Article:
It is important to consider the varying settings of review studies [29]. In this meta-ethnography, the included studies concerned antenatal care in four countries, across different types of public or private antenatal care services, over a period of more than 20 years. We included three studies from Sweden with midwife participants from urban and rural areas, practising in small and large primary health care and hospital clinics. The United Kingdom contributed five studies from various parts of the country, including different types of antenatal care facilities. From Australia, five studies were included, from different clinics in different parts of the country. Finally, though only one study was included from Canada, it included several maternity clinics, hospital pre-birth registration clinics and public health programmes. Altogether, the papers included 328 midwives or nurse-midwives, with sample sizes varying between five and 56 participants. Most papers used thematic analysis, including some form of interview as a data collection method. The studies described midwives’ experiences related to offering ANC and developing a relationship with the women in their care. They also described the importance of engaging fathers, providing parenthood education, caring for minority ethnic women, communication and the use of information and communications technology (ICT).
We developed a model based on two metaphors that captured our overall findings: of midwives practising from a midwife-dominated model of care but shifting toward a midwifery-led model of care. This model developed out of the refutational findings that midwives need to change the rigid systems that maintain routine care; their attitude towards changing from routine ANC provision to a family-centred caring approach; and their readiness to implement new caring models (Figure 2). The midwife-dominated model of care was characterized by routine procedures and rigid systems; in this context, supporting the pregnant woman and her partner in their journey toward parenthood was not a priority. However, it emerged that the midwives wanted to provide more personalized, evidence-based and family-centred care, including flexible models of ANC, making use of digitalization and listening to the woman and her partner: representing a shift toward a midwifery-led model of care.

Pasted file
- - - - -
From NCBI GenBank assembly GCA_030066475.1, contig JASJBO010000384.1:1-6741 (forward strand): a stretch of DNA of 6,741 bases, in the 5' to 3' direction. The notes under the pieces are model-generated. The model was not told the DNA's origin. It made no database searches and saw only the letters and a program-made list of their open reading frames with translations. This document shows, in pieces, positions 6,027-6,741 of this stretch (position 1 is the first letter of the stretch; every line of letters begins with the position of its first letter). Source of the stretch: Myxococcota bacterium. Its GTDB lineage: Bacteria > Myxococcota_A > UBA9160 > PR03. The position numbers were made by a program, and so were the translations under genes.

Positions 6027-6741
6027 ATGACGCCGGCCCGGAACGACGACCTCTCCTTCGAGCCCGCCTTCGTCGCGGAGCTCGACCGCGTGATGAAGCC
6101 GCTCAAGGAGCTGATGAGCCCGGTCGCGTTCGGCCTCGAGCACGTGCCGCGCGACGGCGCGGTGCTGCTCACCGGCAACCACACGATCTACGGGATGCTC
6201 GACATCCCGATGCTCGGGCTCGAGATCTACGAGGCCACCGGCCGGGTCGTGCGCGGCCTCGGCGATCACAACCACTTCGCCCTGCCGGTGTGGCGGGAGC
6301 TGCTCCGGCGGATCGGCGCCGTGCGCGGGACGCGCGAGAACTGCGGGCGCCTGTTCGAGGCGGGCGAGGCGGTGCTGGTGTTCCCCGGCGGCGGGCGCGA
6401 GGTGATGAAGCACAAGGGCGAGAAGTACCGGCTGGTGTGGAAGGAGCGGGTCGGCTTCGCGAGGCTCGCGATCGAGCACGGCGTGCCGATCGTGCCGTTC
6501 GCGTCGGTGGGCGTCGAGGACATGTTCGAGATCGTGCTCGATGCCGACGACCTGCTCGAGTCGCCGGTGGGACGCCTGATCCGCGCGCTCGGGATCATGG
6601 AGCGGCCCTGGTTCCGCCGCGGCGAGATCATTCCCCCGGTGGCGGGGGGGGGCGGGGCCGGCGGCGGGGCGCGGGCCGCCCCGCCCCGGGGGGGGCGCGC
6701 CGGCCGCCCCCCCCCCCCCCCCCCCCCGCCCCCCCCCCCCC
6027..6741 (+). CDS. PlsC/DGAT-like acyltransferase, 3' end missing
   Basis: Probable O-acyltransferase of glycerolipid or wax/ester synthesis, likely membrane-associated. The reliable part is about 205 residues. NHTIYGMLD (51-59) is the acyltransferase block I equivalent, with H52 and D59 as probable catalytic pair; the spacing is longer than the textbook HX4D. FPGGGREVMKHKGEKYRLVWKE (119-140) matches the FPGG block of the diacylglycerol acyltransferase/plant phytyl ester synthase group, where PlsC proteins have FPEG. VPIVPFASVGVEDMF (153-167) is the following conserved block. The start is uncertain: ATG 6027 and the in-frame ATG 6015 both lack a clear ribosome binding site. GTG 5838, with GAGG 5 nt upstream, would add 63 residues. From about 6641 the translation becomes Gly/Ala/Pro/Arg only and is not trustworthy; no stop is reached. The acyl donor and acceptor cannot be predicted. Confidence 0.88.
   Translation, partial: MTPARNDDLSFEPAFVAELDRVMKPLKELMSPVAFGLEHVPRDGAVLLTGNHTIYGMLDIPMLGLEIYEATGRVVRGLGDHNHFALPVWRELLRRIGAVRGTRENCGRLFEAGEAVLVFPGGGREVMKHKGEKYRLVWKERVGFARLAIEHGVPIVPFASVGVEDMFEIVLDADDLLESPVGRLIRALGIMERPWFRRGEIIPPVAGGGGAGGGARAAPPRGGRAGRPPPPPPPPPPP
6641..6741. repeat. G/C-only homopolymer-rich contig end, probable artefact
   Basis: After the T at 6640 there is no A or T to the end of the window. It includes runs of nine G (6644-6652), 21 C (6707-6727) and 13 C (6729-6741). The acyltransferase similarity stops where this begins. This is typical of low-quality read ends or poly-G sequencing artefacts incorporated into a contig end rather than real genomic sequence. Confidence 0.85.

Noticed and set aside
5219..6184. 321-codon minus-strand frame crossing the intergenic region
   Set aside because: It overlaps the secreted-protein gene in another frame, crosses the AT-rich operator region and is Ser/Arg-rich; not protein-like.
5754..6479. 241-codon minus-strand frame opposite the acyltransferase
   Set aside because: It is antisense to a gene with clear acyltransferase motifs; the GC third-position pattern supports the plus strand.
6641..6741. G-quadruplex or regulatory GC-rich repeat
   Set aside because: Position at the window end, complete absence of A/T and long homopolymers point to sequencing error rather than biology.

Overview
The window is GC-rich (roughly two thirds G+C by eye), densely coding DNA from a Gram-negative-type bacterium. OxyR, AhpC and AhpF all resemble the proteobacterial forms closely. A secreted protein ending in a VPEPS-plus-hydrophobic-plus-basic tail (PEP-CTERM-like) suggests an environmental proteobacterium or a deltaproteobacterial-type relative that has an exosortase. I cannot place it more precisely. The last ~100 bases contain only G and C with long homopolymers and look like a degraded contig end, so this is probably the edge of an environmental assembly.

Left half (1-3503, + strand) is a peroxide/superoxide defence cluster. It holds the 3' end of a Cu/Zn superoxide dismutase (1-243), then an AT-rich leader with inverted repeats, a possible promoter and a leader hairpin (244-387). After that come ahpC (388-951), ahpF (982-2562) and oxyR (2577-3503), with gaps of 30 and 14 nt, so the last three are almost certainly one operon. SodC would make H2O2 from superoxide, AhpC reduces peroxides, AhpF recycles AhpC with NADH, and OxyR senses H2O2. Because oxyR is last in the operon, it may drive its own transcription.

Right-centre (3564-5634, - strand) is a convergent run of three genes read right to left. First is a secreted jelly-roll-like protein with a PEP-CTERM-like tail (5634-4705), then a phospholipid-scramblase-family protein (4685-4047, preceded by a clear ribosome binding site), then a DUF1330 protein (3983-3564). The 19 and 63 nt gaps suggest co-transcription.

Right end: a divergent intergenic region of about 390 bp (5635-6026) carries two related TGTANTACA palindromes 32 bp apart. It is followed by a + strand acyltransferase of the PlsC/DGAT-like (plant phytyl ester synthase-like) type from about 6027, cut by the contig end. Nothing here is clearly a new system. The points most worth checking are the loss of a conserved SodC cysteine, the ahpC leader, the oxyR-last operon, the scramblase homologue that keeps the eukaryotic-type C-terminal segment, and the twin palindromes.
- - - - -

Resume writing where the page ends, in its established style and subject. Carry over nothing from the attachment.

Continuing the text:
Our theoretical model cannot serve as a model for care but it may elucidate some aspects regarding the ‘what, why and how’ of caring models used to provide high-quality ANC for women and their families. Thus, it illustrates and provides an increased understanding of the phenomenon, contributing to the body of knowledge in midwifery science. In order to change from midwife-dominated to midwifery-led care, it is vital to explore obstacles influencing caring practices, challenge factors maintaining routine care and encourage new ways to improve practice. Midwifery theories can provide the profession with a lens that helps define the core elements and aims of midwifery practice: this is an important step toward developing a ‘midwifery language’ and a model describing midwifery-led care.

3.1. Willingness to Change from Routine ANC to Family-Centred ANC

The participants described a willingness to change from a routine ANC approach toward providing family-centred ANC. However, they described that this change was challenged by a lack of support from their colleagues, their own lack of cultural understanding and language barriers, and their own lack of confidence, knowledge and skills to support new practices. Finally, they noted the parents’ resistance to changes in ANC.

3.1.1. Lack of Support from Colleagues

Some midwives considered changing their current ANC approach, from providing traditional, one-to-one care to providing a form of group-based ANC [30]. However, this kind of shift in practice would require increased collaboration with other professions [31], and all of the staff would need to be engaged in the implementation and provision of this new form of ANC. The midwives noted a lack of support from colleagues or managers concerning introducing group-based care: ‘There was a midwife who wanted to try it out at our clinic, but no other colleague did; therefore, they did not help her book patients to her group’ [30].